A report is circulating that AMD has reduced production volumes of its latest range of Ryzen processors “amid a decline in the PC market and the general poor reception of the AM5 platform.”
We’re used to gaming hardware disappearing from stores the second it goes on sale. Whether it’s the latest graphics cards, like the new Nvidia RTX 4090 (opens in new tab) or the AMD RX 6800 XT (opens in a new tab) of days gone by, or a new game console. Expect a mad rush for stock, shelves running out in a matter of minutes, and the latest and greatest tech thing being hard to buy for years.
Unless it’s the new AMD Ryzen processors based on Zen 4, of course. New AMD CPUs have been released relatively recently, and we’ve been pretty positive on both the Ryzen 9 7950X (opens in new tab) and Ryzen 7 7700X (opens in a new tab) chips. But unlike most new technology launches since the pandemic began, it’s surprisingly easy to get your hands on a new 5nm Ryzen in the flavor you most want.
There’s an accepted decline in PC shipments this year, and last week’s Q3 earnings report from AMD showed the impact that has had. (opens in new tab) on the company’s income statement, with revenues of less than $1.1 billion. Towards the end of a generation of CPUs and GPUs, this is to be expected on the gaming hardware side, but total PC sales have also fallen, below pre-pandemic levels.
AMD cited a weak PC market and large inventory of backlogs as reasons for its recent revenue loss. And it is in this context that WCCFTech (opens in new tab) he is suggesting that he has learned that the company is cutting production of the Ryzen 7000 series.
The article also suggests that this is partly due to the “general poor reception of the AM5 platform”. Given that there is an abundance of chips on the shelves, I suppose that could be argued.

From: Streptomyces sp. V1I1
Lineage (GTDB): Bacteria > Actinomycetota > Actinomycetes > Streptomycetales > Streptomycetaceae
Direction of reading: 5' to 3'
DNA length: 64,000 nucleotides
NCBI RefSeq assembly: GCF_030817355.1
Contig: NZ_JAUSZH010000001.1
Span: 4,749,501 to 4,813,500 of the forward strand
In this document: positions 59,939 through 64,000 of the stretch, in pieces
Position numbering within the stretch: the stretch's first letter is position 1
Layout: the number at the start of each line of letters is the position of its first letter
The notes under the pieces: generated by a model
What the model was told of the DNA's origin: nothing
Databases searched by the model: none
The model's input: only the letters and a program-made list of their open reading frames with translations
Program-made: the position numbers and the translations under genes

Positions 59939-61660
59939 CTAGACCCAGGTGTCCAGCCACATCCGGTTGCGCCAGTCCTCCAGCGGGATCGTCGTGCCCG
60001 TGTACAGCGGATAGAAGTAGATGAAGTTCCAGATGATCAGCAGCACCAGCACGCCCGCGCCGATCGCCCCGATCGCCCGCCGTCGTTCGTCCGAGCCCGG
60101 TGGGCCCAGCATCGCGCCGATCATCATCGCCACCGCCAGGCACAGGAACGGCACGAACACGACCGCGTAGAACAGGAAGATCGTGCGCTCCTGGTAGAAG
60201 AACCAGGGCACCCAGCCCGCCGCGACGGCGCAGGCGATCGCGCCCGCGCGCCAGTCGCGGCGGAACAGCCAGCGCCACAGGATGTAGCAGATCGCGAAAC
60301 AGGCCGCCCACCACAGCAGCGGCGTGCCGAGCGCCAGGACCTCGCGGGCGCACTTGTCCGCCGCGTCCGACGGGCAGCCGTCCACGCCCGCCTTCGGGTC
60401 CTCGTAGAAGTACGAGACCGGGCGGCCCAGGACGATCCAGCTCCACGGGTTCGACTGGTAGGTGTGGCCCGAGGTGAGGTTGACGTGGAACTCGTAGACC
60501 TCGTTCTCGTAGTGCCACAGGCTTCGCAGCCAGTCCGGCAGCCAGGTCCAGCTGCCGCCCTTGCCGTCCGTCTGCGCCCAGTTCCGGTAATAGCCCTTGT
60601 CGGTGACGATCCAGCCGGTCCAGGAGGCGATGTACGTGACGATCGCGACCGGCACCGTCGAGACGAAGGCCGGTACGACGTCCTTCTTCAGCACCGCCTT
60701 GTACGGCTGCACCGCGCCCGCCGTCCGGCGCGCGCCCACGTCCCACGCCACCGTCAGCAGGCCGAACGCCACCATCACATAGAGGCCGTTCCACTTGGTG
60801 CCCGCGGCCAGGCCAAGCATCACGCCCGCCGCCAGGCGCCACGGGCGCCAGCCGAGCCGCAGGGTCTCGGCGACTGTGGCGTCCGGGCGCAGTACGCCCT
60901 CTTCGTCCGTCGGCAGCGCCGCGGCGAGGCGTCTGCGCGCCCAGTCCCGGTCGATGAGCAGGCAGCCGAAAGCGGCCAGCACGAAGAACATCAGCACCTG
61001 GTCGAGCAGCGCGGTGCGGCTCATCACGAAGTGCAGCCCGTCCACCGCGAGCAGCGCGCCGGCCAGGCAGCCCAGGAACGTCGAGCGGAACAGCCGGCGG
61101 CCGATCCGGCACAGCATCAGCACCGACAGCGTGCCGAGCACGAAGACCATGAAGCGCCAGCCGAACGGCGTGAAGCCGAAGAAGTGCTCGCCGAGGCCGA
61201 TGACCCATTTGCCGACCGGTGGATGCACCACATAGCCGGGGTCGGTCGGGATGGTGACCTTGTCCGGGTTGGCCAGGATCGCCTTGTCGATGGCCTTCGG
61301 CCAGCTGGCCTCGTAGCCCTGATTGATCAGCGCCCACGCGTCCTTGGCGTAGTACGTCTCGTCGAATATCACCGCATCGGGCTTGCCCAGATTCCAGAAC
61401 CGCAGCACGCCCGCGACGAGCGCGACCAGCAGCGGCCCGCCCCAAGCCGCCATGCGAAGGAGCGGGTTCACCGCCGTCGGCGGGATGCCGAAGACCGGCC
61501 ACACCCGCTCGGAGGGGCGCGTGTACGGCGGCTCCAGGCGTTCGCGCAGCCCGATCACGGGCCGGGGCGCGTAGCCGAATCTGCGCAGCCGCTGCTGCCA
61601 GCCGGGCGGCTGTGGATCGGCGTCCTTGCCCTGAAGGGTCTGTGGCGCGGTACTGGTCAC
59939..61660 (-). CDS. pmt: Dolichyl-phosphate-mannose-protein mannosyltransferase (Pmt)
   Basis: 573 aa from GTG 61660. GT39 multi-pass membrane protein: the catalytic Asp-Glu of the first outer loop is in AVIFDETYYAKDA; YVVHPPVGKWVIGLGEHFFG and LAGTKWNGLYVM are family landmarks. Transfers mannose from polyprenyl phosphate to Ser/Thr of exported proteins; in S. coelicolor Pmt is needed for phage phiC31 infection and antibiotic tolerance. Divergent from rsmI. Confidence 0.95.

But with a general slowdown in the PC market that is leaving a lot of inventory in the channel, it would be a very foolish company to keep production at the same levels regardless of a changing hardware environment.
AMD’s new processor platform was always going to get off to a slower start than the recent Ryzen CPU releases, too. It not only requires a new chip, but a new motherboard and probably new DDR5 memory as well. I mean, I doubt many people are going to upgrade to a DDR5-based Alder Lake system. Especially considering the similar performance in games.
A new graphics card, on the other hand, can be a simple upgrade that will instantly benefit virtually any system. That makes for a much broader buying base for day one. When moving to a completely new platform, you’re more likely to wait for a specific time to upgrade, not just when it’s released.
That and there’s also a new Intel CPU version on the horizon with Raptor Lake.
So looking at the first day sales of such a setup is perhaps a bit disingenuous. We’ll see if AMD sees its new chips have problems when Raptor Lake launches, and if AMD changes the prices of its own competing chips in response. In the end, money rules, and any Zen 4 price change could speak volumes.
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